From the category archives:


This week, by special request from a fellow New Mexican, I cook up a batch of the distinctive red chile sauce used all over everything in New Mexico.


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New Mexico Red Chile Sauce

redchile-016I usually eat this on scrambled or fried eggs, topped with some grated cheese and briefly melted under the broiler. You can of course use it for a batch of enchiladas (you might want to double the recipe), but I find I rarely get there before I eat it all up. It’s also good dropped in posole (hominy stew). It lasts for about a month in the refrigerator, in a tightly sealed jar, and it tastes better if you let it sit overnight and reheat.

As I say in the podcast, purists often don’t use any spices at all. If you do use them, go light–too much cumin or oregano can make the whole thing taste kind of muddy and cheap.

Makes about 2 1/4 cups
1/2 cup ground New Mexico red chile
scant 2 tbsp flour (about 2 heaping teaspoons)
1/4 tsp ground cumin (optional)
1/2 tsp ground coriander (optional)
2 tbsp lard or vegetable oil
2 cloves garlic
2 cups water or chicken stock
Pinch salt
Pinch dried oregano (optional)

Turn on your kitchen fan or open a window–the oils in the chile can make you cough.

Heat a heavy skillet over medium heat. Add the chile, flour, and, if using, cumin and coriander, and quickly stir to toast the spices, just until fragrant and the chile darkens slightly. Take the skillet off the heat if you’re worried the chile has gone too far, and continue to stir the dry mix until it cools a little.

redchile-009Scrape the dry mix to the sides of the pan to leave an empty spot in the center. Squeeze the two garlic cloves through a press (or mince the garlic very finely beforehand) into the center of the pan, then add the vegetable oil or lard. Stir and fry the garlic until fragrant, then incorporate the dry spices into the oil to make a very thick, dry paste. Fry this a little bit more–maybe just 10 seconds or so, max.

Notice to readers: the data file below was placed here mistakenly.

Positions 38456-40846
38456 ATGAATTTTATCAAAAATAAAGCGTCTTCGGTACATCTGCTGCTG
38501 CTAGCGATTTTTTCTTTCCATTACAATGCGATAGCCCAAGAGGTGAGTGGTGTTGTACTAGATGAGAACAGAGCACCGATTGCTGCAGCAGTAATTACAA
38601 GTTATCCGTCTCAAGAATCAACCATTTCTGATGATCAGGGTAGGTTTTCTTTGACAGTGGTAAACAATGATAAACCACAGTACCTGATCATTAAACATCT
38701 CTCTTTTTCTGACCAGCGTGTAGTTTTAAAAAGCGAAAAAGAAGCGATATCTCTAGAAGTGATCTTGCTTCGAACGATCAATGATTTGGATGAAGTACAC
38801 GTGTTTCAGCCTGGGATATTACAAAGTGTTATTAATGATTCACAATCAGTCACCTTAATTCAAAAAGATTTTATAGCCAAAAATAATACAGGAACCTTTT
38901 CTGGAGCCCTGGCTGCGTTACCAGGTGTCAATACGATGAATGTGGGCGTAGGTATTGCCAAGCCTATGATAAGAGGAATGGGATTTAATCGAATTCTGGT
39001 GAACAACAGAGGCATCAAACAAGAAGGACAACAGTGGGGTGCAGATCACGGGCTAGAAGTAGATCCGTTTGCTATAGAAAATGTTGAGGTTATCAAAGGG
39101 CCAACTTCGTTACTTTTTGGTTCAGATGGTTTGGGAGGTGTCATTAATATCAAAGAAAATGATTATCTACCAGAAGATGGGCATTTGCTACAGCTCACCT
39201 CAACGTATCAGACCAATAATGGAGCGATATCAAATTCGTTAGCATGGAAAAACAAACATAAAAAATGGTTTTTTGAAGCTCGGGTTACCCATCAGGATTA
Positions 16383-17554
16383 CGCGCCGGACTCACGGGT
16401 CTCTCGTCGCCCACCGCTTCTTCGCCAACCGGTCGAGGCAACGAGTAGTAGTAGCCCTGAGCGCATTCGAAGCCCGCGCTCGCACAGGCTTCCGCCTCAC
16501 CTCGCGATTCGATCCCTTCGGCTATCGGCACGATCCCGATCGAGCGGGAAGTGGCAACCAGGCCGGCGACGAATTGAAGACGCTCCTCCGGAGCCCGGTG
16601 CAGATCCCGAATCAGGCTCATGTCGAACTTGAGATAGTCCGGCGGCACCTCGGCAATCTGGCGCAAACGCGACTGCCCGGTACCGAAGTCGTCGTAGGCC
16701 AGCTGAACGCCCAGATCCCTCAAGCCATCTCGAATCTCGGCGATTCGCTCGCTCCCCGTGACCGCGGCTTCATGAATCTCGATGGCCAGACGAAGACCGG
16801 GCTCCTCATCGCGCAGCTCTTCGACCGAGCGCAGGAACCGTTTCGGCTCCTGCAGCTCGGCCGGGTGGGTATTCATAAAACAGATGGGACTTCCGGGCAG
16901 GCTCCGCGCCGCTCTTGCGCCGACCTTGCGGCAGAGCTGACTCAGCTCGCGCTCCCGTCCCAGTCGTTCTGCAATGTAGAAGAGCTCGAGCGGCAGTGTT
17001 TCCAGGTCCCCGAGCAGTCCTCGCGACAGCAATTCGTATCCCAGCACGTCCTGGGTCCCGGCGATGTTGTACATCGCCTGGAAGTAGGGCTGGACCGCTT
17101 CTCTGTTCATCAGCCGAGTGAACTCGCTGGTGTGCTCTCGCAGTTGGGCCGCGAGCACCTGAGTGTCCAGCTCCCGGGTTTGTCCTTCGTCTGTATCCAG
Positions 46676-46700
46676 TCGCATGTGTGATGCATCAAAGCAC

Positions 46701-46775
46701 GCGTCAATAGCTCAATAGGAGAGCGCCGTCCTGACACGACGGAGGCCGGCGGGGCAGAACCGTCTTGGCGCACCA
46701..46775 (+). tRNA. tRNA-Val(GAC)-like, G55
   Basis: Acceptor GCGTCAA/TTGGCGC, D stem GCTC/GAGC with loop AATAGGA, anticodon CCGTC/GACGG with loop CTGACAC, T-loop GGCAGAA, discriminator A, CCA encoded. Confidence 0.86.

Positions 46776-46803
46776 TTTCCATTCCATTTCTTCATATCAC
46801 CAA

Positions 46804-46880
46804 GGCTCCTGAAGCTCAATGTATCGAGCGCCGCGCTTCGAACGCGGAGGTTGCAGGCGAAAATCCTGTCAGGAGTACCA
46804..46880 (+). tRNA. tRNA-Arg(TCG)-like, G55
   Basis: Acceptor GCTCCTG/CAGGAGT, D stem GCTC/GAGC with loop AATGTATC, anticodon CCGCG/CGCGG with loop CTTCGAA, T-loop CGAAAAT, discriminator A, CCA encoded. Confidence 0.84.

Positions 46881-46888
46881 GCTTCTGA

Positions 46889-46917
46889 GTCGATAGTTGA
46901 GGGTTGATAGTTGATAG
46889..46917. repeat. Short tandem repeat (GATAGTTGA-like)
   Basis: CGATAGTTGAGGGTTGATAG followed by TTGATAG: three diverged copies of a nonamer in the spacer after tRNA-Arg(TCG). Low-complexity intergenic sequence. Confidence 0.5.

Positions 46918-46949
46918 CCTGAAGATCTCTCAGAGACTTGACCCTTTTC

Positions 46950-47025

redchile-010Slowly add the water or chicken stock, stirring constantly and working out any lumps you see. The sauce will thicken almost instantly (as in the photo), but by the time you’ve added the full 2 cups of water, it will be quite thin again–this is fine. Add a pinch of salt, and some oregano if you like.

redchile-015Bring the sauce up to a boil, then immediately turn down to the lowest heat, so that it is just simmering. Let simmer for about 20 minutes or so, until it’s a bit thicker. Stir it occasionally to work in the skin that forms on the top (as in the photo). If it gets very thick, you can always thin it with a bit more water.

Store in a jar in the refrigerator. When reheating, you’ll probably need to add a bit of water to thin the sauce out again.

*Lard: Use good freshly rendered stuff (ask for manteca at your Mexican grocery), not the hydrogenated Armour blocks. If you can’t get the good stuff, use vegetable oil.

redchile-006*Chile: Purists usually start not with ground chile, but with whole New Mexican chile pods. And these might also be easier to find outside of New Mexico than the ground chile. Look in your Mexican grocery–they’re often sold alongside all the other varieties (ancho, mulato, etc.) and labeled “New Mexican.” If you’re starting with whole pods, pull of the stems, then crack them open and pull out all or most of the seeds, depending on how much heat you want. (Oh yeah–and one New Mexican cookbook I have advises you to wipe the dust off the chiles first–presumably if they’ve been hanging around on a ristra.) Lay the chile pods out on a cookie sheet and toast them in a 400-degree oven for about five minutes, until they darken and dry out a little bit. Then let them cool, and whiz them up in a spice grinder or a blender. (The cooling is important–hot chiles will release tons of oils into the air, which are painful to breathe.) Then proceed with this recipe, skipping the bit about toasting everything in a dry pan.

New Mexico Red Chile Sauce on FoodistaNew Mexico Red Chile Sauce

*Shameless self-promotion: I happen to write two guidebooks to New Mexico for the Moon Handbooks series. If you’re planning a trip to the state (and you should, to get more chile!), check them out here and here.